Progress Begets Progress: Hang things around your desk with milestones and tasks (such as sticky notes) to make sure you’re doing things. Prioritize Projects Visually: make a chart with project priority board with Extreme, High, Medium, and Low. This way you have accountability to say “I didn’t get project X in High done as project Y in Extreme was mentioned as more important.”

Reduce your amount of insecurity work (facebook, twitter, analytics, etc). The best method is to ignore everything until a certain time you set in every day (such as at the end) and then handle it all then instead of trying to handle it throughout the day.

Types of People

  • The Dreamers: Tendency is to always focus on the new. Right before execution they want to add all these new features. They’re always thinking how they can make it better and add things to the project.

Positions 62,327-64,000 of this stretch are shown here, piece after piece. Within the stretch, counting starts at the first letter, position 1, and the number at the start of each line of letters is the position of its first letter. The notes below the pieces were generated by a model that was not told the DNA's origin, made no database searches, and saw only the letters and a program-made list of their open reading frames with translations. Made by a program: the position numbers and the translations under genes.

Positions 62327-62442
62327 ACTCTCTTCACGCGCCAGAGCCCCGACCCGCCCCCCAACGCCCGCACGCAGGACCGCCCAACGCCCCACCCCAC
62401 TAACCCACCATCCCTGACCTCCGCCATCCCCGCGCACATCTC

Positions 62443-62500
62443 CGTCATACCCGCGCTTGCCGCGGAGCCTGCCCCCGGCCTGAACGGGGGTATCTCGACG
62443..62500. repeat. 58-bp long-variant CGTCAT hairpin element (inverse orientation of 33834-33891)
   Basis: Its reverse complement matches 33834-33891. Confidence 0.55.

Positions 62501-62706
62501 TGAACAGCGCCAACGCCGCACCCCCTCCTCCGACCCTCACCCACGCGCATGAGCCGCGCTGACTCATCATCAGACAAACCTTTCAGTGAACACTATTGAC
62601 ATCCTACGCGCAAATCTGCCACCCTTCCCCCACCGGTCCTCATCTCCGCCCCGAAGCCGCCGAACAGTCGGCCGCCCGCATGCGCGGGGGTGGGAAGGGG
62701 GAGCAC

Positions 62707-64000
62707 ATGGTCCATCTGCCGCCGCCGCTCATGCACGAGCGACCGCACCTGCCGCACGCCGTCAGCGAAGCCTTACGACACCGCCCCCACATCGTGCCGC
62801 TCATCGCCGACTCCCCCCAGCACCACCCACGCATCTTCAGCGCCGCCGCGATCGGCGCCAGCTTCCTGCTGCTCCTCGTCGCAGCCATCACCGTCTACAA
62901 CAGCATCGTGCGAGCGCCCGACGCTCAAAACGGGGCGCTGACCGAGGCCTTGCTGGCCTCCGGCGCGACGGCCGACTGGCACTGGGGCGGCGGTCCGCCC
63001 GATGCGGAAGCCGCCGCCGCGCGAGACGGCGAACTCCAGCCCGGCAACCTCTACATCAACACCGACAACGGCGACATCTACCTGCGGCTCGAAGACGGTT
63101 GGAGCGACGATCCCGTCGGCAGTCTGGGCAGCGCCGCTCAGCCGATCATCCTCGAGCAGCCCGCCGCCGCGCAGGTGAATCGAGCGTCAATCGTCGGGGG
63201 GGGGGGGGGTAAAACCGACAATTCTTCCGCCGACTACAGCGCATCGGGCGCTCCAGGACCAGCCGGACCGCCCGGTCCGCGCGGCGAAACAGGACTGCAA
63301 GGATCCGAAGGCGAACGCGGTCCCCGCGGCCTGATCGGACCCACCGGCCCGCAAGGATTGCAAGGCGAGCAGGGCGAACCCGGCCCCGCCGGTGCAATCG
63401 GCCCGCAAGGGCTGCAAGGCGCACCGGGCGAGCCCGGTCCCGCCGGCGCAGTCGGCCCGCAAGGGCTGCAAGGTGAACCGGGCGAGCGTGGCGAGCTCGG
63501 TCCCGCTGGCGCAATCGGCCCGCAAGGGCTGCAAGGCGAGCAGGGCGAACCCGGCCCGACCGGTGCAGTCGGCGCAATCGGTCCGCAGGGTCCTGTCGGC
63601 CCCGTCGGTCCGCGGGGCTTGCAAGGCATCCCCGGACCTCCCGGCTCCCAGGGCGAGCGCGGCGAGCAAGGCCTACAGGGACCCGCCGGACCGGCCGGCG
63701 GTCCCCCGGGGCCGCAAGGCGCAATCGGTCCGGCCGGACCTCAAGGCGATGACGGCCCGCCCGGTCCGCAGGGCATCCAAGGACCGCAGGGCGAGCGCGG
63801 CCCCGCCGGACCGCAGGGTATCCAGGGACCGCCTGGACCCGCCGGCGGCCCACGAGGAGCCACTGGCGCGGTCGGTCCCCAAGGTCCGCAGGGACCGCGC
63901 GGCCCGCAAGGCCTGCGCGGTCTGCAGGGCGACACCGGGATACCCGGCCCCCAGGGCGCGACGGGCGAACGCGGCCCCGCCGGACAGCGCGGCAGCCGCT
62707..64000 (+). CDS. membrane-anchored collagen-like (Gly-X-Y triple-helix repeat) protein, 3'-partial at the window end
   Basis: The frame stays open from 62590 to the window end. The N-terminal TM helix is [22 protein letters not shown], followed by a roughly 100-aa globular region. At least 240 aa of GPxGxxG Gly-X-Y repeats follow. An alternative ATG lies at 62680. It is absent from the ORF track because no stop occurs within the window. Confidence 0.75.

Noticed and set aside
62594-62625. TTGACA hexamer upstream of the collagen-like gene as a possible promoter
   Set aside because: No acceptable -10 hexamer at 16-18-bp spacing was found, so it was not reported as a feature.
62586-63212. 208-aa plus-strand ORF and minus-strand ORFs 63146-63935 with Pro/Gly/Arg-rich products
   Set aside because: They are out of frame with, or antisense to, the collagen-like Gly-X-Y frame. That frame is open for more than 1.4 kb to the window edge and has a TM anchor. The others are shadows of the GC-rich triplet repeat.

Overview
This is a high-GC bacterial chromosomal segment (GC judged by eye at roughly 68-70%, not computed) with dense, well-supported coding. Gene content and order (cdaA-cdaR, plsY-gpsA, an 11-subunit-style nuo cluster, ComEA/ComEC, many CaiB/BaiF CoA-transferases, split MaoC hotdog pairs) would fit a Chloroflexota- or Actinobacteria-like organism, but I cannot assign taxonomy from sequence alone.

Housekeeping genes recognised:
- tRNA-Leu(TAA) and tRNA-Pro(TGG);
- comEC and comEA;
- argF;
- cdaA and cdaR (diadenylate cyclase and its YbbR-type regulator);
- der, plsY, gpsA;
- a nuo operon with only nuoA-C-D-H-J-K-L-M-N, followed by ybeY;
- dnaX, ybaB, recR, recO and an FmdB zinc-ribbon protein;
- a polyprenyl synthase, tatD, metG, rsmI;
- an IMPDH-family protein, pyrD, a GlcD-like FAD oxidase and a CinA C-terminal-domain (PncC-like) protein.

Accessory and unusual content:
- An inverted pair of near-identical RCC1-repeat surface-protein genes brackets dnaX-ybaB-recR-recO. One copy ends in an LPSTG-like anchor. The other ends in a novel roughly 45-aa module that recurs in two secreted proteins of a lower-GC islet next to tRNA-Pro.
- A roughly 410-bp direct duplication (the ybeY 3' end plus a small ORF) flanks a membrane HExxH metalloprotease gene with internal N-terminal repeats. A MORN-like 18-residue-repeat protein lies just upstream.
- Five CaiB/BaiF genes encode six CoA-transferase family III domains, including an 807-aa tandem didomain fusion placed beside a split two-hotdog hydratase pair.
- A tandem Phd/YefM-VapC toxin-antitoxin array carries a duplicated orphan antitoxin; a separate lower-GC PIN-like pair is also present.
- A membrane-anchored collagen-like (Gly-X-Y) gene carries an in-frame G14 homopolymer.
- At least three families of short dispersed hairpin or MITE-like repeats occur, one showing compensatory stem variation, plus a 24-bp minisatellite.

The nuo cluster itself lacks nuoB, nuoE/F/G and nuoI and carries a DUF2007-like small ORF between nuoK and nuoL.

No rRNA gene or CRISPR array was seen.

• The Doers: They are the downers. They don’t want to do things as they have deadlines they will not make.
  • The Incrementalist: Very good at rotating between the Dreamers and Doers. Sure, you’d think this is what you want to be. Instead the problem with them is they just end up creating too many different things.

There really isn’t a good type of person. The best thing to do is to assign these to someone, and only have them focus on their own category. Then rely on your community to keep you accountability. But should you be scared that the community will steal your ideas? Well, the idea is no ideas ever get done anyways, so even if they get stolen at least you were more inspired to attempt it. As well, if they idea is so great then it’s probably not something easy to do that anyone else wants to do anyways. Another technique is to share ownership of ideas because everyone will have different views and approaches to complete the goal. Basic line: The benefits of distributing ideas outweighs the costs.